Unlike so many other jobs that have vanished or gotten shipped overseas, companies still need workers in local or regional warehouses. It’s the only way to keep shipping times reasonable between getting the order and delivering it. Of course, a bad hire at a warehouse is just as damaging as a bad hire in any other business. The question becomes, what skills should a warehouse candidate have?
Granted, physical health isn’t precisely a skill, but it’s something that some people protect and promote better than others. Working in a warehouse often means long hours and tough physical labor. Candidates may spend their time lifting heavy boxes. Doing that right is a skill and employees can injure their backs if they do it wrong. They may also walk for miles in the course of a single shift. Candidates should know at least a little about proper nutrition or food choices will undermine their health, which can undermine the company.
Takeaway: Candidates should have at least decent physical health and show some awareness of how to keep it.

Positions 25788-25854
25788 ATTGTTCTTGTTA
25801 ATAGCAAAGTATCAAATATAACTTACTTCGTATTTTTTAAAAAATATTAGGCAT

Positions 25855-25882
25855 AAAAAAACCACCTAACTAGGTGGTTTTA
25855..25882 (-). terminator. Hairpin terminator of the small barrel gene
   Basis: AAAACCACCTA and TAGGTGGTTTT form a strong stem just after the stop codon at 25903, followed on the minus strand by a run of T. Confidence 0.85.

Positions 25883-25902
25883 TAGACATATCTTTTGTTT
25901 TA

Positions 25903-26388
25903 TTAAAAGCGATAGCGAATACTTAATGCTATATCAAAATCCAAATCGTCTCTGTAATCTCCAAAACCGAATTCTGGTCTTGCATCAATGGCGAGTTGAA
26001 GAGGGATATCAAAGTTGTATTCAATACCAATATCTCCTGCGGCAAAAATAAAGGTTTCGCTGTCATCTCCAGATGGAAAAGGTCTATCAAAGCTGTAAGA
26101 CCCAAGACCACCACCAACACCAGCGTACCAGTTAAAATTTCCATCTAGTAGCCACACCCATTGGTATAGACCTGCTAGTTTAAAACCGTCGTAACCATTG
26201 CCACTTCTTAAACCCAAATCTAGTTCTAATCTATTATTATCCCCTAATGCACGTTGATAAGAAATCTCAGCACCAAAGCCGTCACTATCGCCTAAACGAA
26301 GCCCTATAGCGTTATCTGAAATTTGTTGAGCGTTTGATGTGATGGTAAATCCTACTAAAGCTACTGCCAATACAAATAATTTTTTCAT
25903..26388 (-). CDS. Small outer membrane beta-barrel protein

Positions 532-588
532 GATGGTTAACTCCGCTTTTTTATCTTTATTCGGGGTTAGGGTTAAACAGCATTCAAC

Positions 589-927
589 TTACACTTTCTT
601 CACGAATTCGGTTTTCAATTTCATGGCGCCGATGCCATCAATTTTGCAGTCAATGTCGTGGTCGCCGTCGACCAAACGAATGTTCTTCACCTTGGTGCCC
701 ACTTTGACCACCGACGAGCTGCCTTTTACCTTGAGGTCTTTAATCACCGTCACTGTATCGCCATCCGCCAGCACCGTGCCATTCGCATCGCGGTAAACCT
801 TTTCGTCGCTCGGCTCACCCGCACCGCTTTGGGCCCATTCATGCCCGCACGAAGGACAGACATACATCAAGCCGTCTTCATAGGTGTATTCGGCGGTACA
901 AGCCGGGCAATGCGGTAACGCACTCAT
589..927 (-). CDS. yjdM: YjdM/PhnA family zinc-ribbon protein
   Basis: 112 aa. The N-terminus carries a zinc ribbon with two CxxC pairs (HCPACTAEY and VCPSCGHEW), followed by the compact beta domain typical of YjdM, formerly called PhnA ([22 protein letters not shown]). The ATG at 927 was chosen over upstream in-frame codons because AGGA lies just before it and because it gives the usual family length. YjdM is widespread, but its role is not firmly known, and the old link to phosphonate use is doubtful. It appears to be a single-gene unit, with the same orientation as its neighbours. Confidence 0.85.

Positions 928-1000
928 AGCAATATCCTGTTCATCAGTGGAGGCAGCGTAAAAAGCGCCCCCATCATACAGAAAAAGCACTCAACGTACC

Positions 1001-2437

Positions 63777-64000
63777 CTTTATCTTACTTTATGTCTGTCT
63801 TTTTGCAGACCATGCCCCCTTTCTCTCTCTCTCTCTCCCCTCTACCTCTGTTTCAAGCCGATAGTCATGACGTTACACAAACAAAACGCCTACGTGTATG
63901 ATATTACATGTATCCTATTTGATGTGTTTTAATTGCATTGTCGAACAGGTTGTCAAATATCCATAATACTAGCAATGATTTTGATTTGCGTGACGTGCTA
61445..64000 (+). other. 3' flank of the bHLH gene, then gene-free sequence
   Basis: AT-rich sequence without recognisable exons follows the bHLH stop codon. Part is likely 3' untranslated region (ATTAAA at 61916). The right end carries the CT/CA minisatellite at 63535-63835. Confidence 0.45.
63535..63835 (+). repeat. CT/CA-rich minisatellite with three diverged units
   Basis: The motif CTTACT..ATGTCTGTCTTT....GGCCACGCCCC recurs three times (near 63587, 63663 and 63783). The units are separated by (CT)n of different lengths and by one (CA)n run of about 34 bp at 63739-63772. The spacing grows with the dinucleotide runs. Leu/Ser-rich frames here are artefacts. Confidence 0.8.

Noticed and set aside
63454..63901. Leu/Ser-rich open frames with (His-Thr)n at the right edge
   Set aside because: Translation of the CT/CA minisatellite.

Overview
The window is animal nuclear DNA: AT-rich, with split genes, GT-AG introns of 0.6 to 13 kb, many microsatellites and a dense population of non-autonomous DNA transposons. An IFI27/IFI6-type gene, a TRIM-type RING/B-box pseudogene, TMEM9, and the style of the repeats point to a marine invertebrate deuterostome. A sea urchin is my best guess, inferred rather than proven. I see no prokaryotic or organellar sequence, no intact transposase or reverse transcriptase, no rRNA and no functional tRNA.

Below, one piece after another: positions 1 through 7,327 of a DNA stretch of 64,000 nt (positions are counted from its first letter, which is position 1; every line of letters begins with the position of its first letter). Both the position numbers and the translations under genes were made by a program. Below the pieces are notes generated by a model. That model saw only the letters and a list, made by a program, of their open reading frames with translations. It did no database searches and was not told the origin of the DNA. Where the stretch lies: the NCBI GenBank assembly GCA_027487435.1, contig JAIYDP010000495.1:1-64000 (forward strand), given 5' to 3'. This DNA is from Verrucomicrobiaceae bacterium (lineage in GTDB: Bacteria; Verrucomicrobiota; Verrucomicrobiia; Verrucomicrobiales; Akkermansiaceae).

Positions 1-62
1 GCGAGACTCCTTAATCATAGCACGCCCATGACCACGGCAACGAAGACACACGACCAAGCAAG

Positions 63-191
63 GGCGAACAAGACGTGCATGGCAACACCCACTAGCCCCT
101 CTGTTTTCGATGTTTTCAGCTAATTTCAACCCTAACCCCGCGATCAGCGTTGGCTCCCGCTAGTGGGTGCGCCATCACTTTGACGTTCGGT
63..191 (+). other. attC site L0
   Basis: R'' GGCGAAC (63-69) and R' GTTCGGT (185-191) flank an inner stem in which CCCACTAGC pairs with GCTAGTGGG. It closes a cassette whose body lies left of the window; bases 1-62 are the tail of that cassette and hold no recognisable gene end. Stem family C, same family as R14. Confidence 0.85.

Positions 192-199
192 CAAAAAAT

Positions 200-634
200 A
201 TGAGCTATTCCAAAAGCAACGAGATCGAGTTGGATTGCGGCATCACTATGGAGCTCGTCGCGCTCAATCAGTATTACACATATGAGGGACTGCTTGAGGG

Good Organizational Skills
Warehouses are often huge and use complex systems to manage where things get stored. A good candidate should demonstrate good organizational skills. You can do some preliminary testing for this. You can also include techniques for good organization into new candidates’ training. Candidates without good organizational skills will take a long time to learn where things go. Even worse, they’ll often fail to spot it when things end up in the wrong place.
Takeaway: You can teach someone with okay organizational skills to have better organizational skills. You struggle to get someone with bad organizational skills up to speed.
Like most other business ventures, warehouses rely on technology. They use it to track orders and inventory. They may even make changes to how products are stored directly in the computer system. That means a good candidate must demonstrate computer literacy. The bad news on this front is that around 60% of millennials have poor work-related computer literacy. That means you must ask specific questions about a candidate’s understanding of how computers work, experience with basic database manipulation, and comfort level with using handheld devices.
Takeaway: You can’t assume that because a candidate is young that they understand the relevant computer technologies.
Warehouse candidates don’t need the kind of advanced skills that some professions require, but not it’s not wholly unskilled labor either. Candidates need an understanding of maintaining and keeping good health. They must also possess reasonably good organizational skills. A good candidate also needs some basic computer literacy in terms of databases and using handheld devices for scanning products.
Getting too many candidates without these crucial skills? Let Joynus connect you with a better-qualified group of candidates.